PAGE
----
Thinking about yesterday’s wallpaper, and how the Taj Mahal is really a monument to love, reminded me of a wonderful bit of Portuguese history.
In 1340, two women arrived in Portugal as part of a royal wedding alliance: Infanta (Princess) Constança de Castela, and her lady in waiting, Inês de Castro. Though a mere lady in waiting, Inês had quite a royal lineage of her own, but since it was mostly through illegitimate relations, it didn’t count.
Constança de Castela had been imported from Spain to Portugal to marry Pedro, the crown prince. Unfortunately Pedro fell in love with Inês instead, apparently the moment he set eyes on her “heron neck.” It was mutual. Various attempts to separate the two lovers, including a royal banishment of Inês from the court, failed to have any effect. Pedro simply left his wife behind and rode to Castela (Castilla) to visit his true love.
When Constança died in 1345, Pedro immediately brought Inês back from her banishment and set up housekeeping with her in Coimbra, where they proceeded to have four children together. King Afonso IV kept trying to marry him off in another acceptable alliance, but Pedro wanted nobody but Inês. Alas for him, the love of his life did not have a suitable bloodline for a queenship. She also came with some serious baggage: a pair of brothers who eventually convinced Pedro to make a play for the Castilian throne. Fearing that Pedro would drag Portugal into the unending dynastic wars of the Spanish kingdoms, and that his only legitimate heir — who was a frail child — might be put aside in favor of the healthier but illegitimate children of Inês, King Afonso did what any worried father might do: he had Inês killed. Stabbed to death, actually, by three courtiers. In front of her children.
As you can imagine, this did not endear the father to the son. A revolt ensued, with Pedro laying siege to Porto, but after several months the Queen managed a reconciliation. Pedro promised to forgive. Two years later Afonso died and Pedro, upon ascending the throne, promptly broke his promise of forgiveness and tracked down two of the three men who had murdered his love. Both were publicly executed in front of the Royal Palace — the first by having his beating heart pulled out through his back, and the second by having his heart pulled out through his chest. Since they had destroyed Pedro’s heart by killing Inês, he felt it was only fair that he destroy theirs.
Having satisfied his need for revenge (or as much of it as he could, given that the third man got away), Pedro then made a surprising announcement: he and Inês had been secretly married, which made her the lawful Queen of Portugal. (Never mind that the witnesses couldn’t seem to recall the actual date of the marriage.) Thus she needed to be buried properly as a queen.
Chronicler Fernão Lopes (ca. 1378-1459) described it thus: “[King] Pedro ordered a tomb of white marble, finely surmounted by her crowned statue, as if she was a Queen; and then he caused the tomb to be placed in the Monastery of Alcobaça […] and made the corpse come from the Monastery of Santa Clara of Coimbra, escorted by many horses and noblemen and maids and clergymen. And all the way through, a thousand men were holding candles, in such a way that always the body was enlightened; and thus it arrived at the Monastery, which was seventeen thousand leagues away from Coimbra, where the body was buried with many religious services and great solemnity. And it was the most magnificent translation ever seen in Portugal”. The extraordinary splendour of this unique ceremony was so impressive that Heinrich Schöffer (Historia de Portugal, ed. 1893) described the scene with a memorable metaphor: “Inês de Castro was led to Alcobaça between two lines of stars”.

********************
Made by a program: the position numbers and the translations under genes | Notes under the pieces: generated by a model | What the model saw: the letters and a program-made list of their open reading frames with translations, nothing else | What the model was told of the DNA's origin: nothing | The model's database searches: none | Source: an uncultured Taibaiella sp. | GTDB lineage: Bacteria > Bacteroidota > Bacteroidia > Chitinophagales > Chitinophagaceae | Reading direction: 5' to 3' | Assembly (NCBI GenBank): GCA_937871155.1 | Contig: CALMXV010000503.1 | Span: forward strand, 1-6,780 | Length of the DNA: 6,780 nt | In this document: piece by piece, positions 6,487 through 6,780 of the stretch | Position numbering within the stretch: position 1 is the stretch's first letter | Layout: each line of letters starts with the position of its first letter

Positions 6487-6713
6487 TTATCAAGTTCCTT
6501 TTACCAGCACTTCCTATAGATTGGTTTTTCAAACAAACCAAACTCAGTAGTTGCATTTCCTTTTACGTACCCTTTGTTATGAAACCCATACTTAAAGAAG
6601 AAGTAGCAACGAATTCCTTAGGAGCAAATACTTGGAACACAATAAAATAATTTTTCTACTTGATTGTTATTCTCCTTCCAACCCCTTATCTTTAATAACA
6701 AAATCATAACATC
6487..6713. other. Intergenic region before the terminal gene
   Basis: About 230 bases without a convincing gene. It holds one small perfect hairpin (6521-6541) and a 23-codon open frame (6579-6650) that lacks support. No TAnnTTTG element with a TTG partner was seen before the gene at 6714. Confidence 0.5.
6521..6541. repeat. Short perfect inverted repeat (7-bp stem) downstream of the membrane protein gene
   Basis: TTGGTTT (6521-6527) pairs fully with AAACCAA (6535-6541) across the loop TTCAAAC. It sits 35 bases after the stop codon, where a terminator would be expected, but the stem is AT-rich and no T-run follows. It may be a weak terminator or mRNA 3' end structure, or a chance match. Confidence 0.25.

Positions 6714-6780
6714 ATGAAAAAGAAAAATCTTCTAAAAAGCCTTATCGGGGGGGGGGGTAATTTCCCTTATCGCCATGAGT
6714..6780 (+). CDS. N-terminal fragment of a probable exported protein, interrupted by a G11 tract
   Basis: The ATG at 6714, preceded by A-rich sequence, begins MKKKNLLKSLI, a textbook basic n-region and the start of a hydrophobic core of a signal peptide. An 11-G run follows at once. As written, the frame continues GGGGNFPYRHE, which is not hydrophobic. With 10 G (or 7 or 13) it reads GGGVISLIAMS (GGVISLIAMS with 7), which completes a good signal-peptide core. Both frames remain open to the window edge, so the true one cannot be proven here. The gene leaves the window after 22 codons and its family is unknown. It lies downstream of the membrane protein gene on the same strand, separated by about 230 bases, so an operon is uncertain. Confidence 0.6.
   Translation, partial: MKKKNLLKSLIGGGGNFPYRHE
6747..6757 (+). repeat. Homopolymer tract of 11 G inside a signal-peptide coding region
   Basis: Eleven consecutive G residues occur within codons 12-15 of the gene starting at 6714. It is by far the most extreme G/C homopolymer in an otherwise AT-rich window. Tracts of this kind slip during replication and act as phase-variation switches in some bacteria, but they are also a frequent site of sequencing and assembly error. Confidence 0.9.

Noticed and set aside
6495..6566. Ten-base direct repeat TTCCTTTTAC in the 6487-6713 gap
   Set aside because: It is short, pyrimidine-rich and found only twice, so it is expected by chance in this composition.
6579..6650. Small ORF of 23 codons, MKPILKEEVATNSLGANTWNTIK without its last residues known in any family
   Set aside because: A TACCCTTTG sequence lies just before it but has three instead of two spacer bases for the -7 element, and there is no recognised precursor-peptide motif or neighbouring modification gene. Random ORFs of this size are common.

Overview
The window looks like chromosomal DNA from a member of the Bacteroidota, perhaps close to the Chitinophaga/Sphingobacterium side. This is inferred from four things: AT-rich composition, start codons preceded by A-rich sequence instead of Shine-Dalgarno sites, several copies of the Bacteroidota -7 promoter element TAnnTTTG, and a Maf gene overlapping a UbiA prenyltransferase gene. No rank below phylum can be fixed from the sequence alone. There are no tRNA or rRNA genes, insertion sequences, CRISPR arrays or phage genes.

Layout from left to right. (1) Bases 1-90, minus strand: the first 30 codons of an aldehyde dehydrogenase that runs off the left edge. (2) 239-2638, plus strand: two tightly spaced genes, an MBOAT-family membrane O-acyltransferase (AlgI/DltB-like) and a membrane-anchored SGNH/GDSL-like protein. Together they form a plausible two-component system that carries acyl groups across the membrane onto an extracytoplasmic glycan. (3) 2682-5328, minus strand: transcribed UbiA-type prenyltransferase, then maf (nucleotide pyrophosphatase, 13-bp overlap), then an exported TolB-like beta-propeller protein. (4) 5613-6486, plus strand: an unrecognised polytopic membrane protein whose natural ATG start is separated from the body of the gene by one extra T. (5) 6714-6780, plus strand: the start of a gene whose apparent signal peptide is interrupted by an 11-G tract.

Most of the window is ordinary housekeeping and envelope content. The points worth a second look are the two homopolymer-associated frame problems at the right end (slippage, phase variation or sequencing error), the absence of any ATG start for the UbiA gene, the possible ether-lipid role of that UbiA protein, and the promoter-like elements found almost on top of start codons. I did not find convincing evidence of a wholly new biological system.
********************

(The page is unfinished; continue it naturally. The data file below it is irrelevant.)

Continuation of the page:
Here is where history merges into myth, though I prefer to believe the myth is real. Before Inês was reburied, Pedro was said to have propped her corpse on the royal throne and put the crown on her head. Then he forced every member of the court to swear allegiance to her, and acknowledge her as the true Queen of Portugal, by kissing her hand.
It’s not quite the Taj Mahal, but it’s undeniably romantic. And I just love the idea of Pedro rubbing his court’s face in it…literally.
There is a wonderful ironic ending to the story. That frail child of Pedro and his first wife Constança did indeed become king after Pedro. But he was the last of that dynasty. In 1428, the heir to the Portuguese throne married Leonor of Aragon — the great granddaughter of Inês. The kings of that dynasty, who presided over the era of The Discoveries, were all descendants of Inês. In the end, Afonso and his murderous courtiers failed to keep her bloodline from the throne.
Not only that, but Inês lives on in a Portuguese idiom used when something is past repair: “Agora é tarde, Inês é morta” (It’s too late, Inês is dead). There is no greater immortality than being preserved in language.